I'm going through the book Practical Electronics for Inventors and there is a chapter about voltage sources that talks about practical voltage sources.

It calculates the terminal voltage of the circuit below using the voltage divider formula.

Why is the voltage divider formula used since the resistors are in series and why can't we calculate it using ohm's law, i.e find the current across the first resistor and multiply it with the second resistor?


simulate this circuit – Schematic created using CircuitLab

  • 3
    \$\begingroup\$ You can't find the voltage (I assume you mean voltage, not current) across the first resistor without taking the second resistor into account. You must use both resistors, which is in fact the voltage divider formula. \$\endgroup\$
    – Oldfart
    Apr 2, 2020 at 19:34
  • 3
    \$\begingroup\$ If you apply Ohm's law to both resistor and solve for the voltage across R2 you get the voltage divider formula. That's how it is derived in the first place. \$\endgroup\$
    – Hilmar
    Apr 2, 2020 at 19:44
  • \$\begingroup\$ Solve 2 equations instead of 1? \$\endgroup\$
    – user16324
    Apr 2, 2020 at 20:09
  • 1
    \$\begingroup\$ Both resistors work to limit the current - you must find the equivalent resistance of them (Easy for 2 in series, you literally add them up) and then divide voltage by this to find the current through them. In series the voltage at different points differ but current is the same - because its the same current you KNOW that both resistance work to limit the current. However once current is found you can multiply the current by any resistor resistance to find the voltage drop across it. \$\endgroup\$
    – QuickishFM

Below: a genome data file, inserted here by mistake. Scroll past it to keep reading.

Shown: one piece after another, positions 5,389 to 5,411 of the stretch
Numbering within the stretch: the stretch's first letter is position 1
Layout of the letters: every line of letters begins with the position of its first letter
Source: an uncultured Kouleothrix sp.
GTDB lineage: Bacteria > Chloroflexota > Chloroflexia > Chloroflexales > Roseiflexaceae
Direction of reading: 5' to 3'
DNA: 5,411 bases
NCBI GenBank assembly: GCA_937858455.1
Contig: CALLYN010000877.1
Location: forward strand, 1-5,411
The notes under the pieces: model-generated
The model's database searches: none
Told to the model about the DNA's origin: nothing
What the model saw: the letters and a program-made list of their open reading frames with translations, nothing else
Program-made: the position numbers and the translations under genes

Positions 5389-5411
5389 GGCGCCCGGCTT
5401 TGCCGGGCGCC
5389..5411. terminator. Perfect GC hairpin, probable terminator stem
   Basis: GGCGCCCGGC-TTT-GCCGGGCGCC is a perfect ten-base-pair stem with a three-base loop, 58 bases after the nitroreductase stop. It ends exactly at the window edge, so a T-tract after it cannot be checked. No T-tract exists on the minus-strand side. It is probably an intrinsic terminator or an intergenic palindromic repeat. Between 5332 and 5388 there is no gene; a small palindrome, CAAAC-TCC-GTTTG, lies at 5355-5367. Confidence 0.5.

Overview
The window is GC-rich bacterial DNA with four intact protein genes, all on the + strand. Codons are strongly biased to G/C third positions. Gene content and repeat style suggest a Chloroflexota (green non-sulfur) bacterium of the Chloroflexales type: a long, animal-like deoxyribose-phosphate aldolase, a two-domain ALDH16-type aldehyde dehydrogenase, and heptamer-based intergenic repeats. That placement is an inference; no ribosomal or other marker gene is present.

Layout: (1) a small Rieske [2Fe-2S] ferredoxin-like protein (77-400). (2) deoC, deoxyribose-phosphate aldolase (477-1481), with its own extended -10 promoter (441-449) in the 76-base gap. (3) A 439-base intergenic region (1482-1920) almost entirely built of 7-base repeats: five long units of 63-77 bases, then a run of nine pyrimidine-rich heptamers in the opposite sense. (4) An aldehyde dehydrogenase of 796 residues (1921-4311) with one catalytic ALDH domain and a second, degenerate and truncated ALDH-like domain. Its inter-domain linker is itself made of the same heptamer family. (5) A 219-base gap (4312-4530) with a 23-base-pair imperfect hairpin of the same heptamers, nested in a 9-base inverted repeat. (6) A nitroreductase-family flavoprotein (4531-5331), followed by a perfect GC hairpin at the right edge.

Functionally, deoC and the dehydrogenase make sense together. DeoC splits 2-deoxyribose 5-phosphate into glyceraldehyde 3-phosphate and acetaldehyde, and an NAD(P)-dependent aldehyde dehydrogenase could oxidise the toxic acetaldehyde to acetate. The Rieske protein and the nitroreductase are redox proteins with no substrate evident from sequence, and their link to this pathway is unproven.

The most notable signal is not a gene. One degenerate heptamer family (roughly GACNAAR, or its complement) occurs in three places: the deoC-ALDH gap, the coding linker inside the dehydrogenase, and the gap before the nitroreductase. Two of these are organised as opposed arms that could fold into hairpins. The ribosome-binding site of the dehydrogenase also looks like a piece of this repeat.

Apr 3, 2020 at 12:41

3 Answers 3


You are right that we can use Ohm's law.

Look at the math:

The current in this series circuit is:

$$I = \frac{V_1}{R_1+R_2} $$

And the voltage drop across \$R_2\$ is equal to:

$$V_{R_2} = I \times R_2 = \frac{V_1}{R_1+R_2} \times R_2 = V_1 \times \frac{R_2}{R_1 + R_2}$$

$$V_{R_1} = I \times R_1 = \frac{V_1}{R_1+R_2} \times R_1 = V_1 \times \frac{R_1}{R_1 + R_2}$$

As you can see the voltage divider formula comes directly from Ohm's law.


You can calculate it using Ohm's law by applying it twice: once to R1+R2 to find the current in the entire circuit, then again to find the voltage across R2.

But it's much faster if you know the divider formula, especially if you are trying to calculate for an unknown R1 and R2. Usually you are trying to calculate the resistances required to produce a voltage rather than the voltage produced by two resistances.

After you simplify all the equations down again, you just get the divider formula. So it's all the same.

In general, don't mistake someone using one approach to mean that no other approaches will work, especially if the other approaches are more fundamental. They probably just take more work because they are more general thus more versatile. Or sometimes, there's multiple methods of equal complexity and the author just had to choose one and did not feel like going through every possible approach.

If your brain is full and have to pick between remembering the divider formula or Ohm's law...pick Ohm's Law. Every time. It's more fundamental and can be applied in more situations and the divider equation comes from it.

  • \$\begingroup\$ Thank you for your answer. Now it makes sense. As to remembering formulas, I'm not a big fan of memorizing. I like to get an intuitive feeling of it and it will come to me by itself. \$\endgroup\$
    – Vio Ariton
    Apr 2, 2020 at 19:43
  • 1
    \$\begingroup\$ @VioAriton But voltage divider formula is worth memorize because we use it very very often. \$\endgroup\$
    – G36
    Apr 2, 2020 at 19:49
  • 1
    \$\begingroup\$ @G36 Well, it's one of the few that are simple enough you can actually get a feel for it in terms of ratios of resistances rather than outright memorizing it. Just like the parallel and series equivalents of resistors, capacitors, and inductors. It'll end up sticking in the OP's brain sooner or later. It is inevitable. There is no escape. \$\endgroup\$
    – DKNguyen
    Apr 3, 2020 at 16:15




\$E_2= 0.009\times1500=13.63 volts\$.

\$E_T= 1.37+13.63=15volts\$.

  • \$\begingroup\$ I think adding some explanations on what you did would be better \$\endgroup\$
    – NAND
    Apr 6, 2020 at 19:52

Your Answer

By clicking “Post Your Answer”, you agree to our terms of service and acknowledge you have read our privacy policy.

Not the answer you're looking for? Browse other questions tagged or ask your own question.